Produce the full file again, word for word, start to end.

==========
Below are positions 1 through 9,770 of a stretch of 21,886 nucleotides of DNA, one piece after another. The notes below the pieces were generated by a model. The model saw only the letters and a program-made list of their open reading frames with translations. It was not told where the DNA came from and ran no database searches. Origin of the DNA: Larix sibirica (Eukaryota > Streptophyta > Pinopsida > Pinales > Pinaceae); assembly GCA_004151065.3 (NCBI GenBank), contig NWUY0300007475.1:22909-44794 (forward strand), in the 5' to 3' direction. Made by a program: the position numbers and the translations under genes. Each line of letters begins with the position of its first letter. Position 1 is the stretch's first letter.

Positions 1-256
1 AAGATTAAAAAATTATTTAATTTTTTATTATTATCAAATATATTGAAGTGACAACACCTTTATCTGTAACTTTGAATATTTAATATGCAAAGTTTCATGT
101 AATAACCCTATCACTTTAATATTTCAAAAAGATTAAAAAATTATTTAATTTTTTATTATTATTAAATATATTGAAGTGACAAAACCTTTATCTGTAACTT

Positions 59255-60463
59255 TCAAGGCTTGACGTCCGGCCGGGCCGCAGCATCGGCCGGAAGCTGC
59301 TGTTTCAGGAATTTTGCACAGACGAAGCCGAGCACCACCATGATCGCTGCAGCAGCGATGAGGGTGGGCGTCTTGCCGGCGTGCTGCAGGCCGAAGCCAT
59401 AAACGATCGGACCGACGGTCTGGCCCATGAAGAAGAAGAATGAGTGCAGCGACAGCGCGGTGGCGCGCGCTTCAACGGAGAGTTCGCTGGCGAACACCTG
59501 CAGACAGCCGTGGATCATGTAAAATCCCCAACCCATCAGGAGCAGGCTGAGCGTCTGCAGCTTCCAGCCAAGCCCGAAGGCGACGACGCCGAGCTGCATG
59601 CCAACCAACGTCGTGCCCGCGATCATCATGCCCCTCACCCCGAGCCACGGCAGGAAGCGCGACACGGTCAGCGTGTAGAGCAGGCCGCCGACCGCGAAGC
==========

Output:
Below are positions 1 through 9,770 of a stretch of 21,886 nucleotides of DNA, one piece after another. The notes below the pieces were generated by a model. The model saw only the letters and a program-made list of their open reading frames with translations. It was not told where the DNA came from and ran no database searches. Origin of the DNA: Larix sibirica (Eukaryota > Streptophyta > Pinopsida > Pinales > Pinaceae); assembly GCA_004151065.3 (NCBI GenBank), contig NWUY0300007475.1:22909-44794 (forward strand), in the 5' to 3' direction. Made by a program: the position numbers and the translations under genes. Each line of letters begins with the position of its first letter. Position 1 is the stretch's first letter.

Positions 1-256
1 AAGATTAAAAAATTATTTAATTTTTTATTATTATCAAATATATTGAAGTGACAACACCTTTATCTGTAACTTTGAATATTTAATATGCAAAGTTTCATGT
101 AATAACCCTATCACTTTAATATTTCAAAAAGATTAAAAAATTATTTAATTTTTTATTATTATTAAATATATTGAAGTGACAAAACCTTTATCTGTAACTT

Positions 59255-60463
59255 TCAAGGCTTGACGTCCGGCCGGGCCGCAGCATCGGCCGGAAGCTGC
59301 TGTTTCAGGAATTTTGCACAGACGAAGCCGAGCACCACCATGATCGCTGCAGCAGCGATGAGGGTGGGCGTCTTGCCGGCGTGCTGCAGGCCGAAGCCAT
59401 AAACGATCGGACCGACGGTCTGGCCCATGAAGAAGAAGAATGAGTGCAGCGACAGCGCGGTGGCGCGCGCTTCAACGGAGAGTTCGCTGGCGAACACCTG
59501 CAGACAGCCGTGGATCATGTAAAATCCCCAACCCATCAGGAGCAGGCTGAGCGTCTGCAGCTTCCAGCCAAGCCCGAAGGCGACGACGCCGAGCTGCATG
59601 CCAACCAACGTCGTGCCCGCGATCATCATGCCCCTCACCCCGAGCCACGGCAGGAAGCGCGACACGGTCAGCGTGTAGAGCAGGCCGCCGACCGCGAAGC